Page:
Wednesday, February 3, 2010

Born to Run

I'm back from Hawaii! It was a wonderful vacation, full of sun, sand, and surf. Actually, I didn't go surfing, but spent plenty of time snorkeling. My foot feels much better and I am starting to test its limits by wearing heels for a bit during the day and walking for 30 minutes. I'm proud to say both were pain-free!
I must admit that the first two weeks of no running were pretty easy to swallow. The pain and extra-strength tylenols drove home the message that I was in no way, shape, or form, was I ready to run again. Now that the pain's gone, I want to run again. I head to the sports medicine clinic tomorrow for a follow-up. Hopefully I'll get some good news.
I spent a good deal of my vacation time reading. One of the books I'm currently polishing off is Born to Run: A Hidden Tribe, Superathletes and the Greatest Race the World Has Never Seen by Christopher MacDougall.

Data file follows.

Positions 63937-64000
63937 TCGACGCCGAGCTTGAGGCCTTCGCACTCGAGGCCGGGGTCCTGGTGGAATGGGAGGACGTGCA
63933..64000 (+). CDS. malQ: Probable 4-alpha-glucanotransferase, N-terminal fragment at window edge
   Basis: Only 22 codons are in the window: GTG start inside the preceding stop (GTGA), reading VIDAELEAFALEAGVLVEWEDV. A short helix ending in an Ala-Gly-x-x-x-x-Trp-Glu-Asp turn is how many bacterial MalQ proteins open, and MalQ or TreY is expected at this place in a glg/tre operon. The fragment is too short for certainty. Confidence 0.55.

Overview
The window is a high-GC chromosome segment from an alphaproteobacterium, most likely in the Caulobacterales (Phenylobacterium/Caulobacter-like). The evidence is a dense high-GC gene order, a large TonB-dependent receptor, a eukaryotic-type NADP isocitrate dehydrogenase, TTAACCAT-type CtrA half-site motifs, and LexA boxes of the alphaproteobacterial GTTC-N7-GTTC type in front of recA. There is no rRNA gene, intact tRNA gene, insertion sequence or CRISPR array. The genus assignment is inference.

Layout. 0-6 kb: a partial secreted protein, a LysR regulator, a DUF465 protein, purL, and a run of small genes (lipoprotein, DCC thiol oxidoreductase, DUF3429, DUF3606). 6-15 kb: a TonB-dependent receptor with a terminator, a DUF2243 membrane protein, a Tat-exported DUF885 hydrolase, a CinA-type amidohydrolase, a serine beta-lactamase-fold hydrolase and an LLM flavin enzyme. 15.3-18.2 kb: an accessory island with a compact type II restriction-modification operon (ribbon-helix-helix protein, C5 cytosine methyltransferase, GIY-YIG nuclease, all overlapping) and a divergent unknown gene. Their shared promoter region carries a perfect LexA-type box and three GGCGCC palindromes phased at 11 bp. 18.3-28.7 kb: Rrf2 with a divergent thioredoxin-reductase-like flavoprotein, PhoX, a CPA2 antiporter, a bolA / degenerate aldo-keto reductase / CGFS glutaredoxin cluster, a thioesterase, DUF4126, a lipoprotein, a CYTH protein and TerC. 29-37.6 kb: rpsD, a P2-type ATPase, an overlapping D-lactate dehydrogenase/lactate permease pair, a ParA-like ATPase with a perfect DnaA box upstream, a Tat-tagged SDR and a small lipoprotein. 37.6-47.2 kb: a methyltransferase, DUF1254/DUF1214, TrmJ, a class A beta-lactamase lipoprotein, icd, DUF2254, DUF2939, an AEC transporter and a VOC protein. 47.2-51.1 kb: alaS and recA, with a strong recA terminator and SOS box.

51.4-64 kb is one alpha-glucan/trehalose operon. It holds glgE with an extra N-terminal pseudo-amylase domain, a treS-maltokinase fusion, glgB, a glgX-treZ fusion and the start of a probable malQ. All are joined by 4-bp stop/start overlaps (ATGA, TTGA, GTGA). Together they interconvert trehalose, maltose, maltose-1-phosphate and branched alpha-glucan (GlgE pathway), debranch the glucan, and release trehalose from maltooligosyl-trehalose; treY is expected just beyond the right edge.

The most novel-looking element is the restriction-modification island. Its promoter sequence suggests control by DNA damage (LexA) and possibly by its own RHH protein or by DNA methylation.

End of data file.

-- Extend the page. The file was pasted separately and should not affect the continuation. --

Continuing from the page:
The main argument in the book is that modern running inventions and gadgets may have improved running times, but that running shoes cause more injuries than they prevent. Running shoes disconnect our brains from our bodies and that by interrupting this vital communication, runners get injured because they are unaware of their body's limits. Now he's not saying that everyone should throw their shoes out the window and prance down the street in bare feet (though that'd be pretty hilarious). But he does say that trying to follow the Tarahumara (the Hidden Tribe reference in the title) way of running and living can pay off if you can do it. He also debunks the claim that humans weren't mean to run long distances.
It's been a very interesting and informative read. The book does a great job of giving the reader an overview of the history behind ultrarunning (50K+ races) and how the sport has evolved over the past 20 years. The author chronicles his own adventures and his evolution from injured runner to ultrarunner. His journey is convincing evidence that the Tarahumaran lessons can pay dividends if you apply them correctly to your running and way of life.

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